Autumn comes. The bleary-eyed wind crashes into my body. Damn the damp. This always happens. Every year my back decides I carry too much weight, too little weight, too much energy, too little tiredness, and bends me double. This year it’s worse than ever, and I spend my empty weekends snapping at the pain which tries to defeat me.
My usual bone cruncher doesn’t have the desired effect. Osteopathy comes to a grinding halt against the rigid wall of my uncooperative and leaking vertebrae. Desperate, I look for alternatives. Homeopathy isn’t physical enough. I search the net, and find an acupuncturist who lives about ten minutes’ drive away. I’ve never thought of acupuncture before. Its healing properties seem too intangible, too tied up with some spiritual world I can’t believe in. And I’ve always had a fear of needles. That’s why I’ve never given blood. But the pain’s so bad I have to give it a try. I can’t concentrate, can’t work, can’t live. My spine carries my soul, is the centre of my being.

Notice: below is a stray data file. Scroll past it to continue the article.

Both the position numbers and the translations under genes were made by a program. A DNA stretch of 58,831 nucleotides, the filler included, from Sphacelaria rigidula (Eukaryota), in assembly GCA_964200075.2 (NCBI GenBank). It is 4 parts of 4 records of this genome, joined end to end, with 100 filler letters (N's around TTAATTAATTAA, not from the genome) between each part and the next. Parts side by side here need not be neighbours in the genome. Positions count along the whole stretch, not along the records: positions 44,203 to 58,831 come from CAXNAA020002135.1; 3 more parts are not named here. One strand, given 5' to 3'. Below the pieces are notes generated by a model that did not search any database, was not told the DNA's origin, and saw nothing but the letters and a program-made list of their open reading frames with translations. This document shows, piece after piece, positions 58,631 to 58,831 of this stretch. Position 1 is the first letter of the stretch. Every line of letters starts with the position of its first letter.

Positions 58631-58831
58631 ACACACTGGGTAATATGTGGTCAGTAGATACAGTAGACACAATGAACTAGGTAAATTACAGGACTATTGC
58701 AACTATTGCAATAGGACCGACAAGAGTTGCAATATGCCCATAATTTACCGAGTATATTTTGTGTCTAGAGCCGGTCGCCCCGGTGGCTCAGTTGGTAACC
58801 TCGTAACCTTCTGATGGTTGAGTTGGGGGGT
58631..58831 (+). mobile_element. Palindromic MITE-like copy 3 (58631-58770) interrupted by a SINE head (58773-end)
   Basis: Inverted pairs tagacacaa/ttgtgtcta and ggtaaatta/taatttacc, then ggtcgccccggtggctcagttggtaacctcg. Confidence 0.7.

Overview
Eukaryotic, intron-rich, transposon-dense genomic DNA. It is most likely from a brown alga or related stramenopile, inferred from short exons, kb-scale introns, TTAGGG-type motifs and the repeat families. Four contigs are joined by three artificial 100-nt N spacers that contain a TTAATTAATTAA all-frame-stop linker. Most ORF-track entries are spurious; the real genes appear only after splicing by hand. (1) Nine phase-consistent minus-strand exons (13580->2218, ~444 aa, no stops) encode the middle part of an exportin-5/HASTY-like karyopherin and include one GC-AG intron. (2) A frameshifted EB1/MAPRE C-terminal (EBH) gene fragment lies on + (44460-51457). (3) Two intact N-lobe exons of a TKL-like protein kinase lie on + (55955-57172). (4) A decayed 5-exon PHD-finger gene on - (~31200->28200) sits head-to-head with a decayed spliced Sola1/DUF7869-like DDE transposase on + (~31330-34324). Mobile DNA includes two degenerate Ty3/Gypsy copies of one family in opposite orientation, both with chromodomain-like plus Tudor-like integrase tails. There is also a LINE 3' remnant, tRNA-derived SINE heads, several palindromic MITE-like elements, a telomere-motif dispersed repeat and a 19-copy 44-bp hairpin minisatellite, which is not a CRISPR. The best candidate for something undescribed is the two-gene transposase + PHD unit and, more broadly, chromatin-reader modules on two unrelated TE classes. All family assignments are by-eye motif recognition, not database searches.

Although I know the acupuncturist is a woman, I’m surprised at her voice when I call to make an appointment. She tells me she lives opposite the church, that there’s somewhere to park, that I should just open the gate, and walk down the drive to the barn behind the house. She’ll be there.
I jam myself behind the wheel of the car, drive along the darkening lanes, and pull up where she told me to. I unlatch the heavy oak gate, walk through, remember to close it behind me as she told me to, walk past the old thatched house, along the noiseless gravel drive, round to the side of the barn in the garden. There’s a light on in there, shining out through the tall French windows. I can see her sitting on a swivel chair, feet under her, typing. I knock on the door.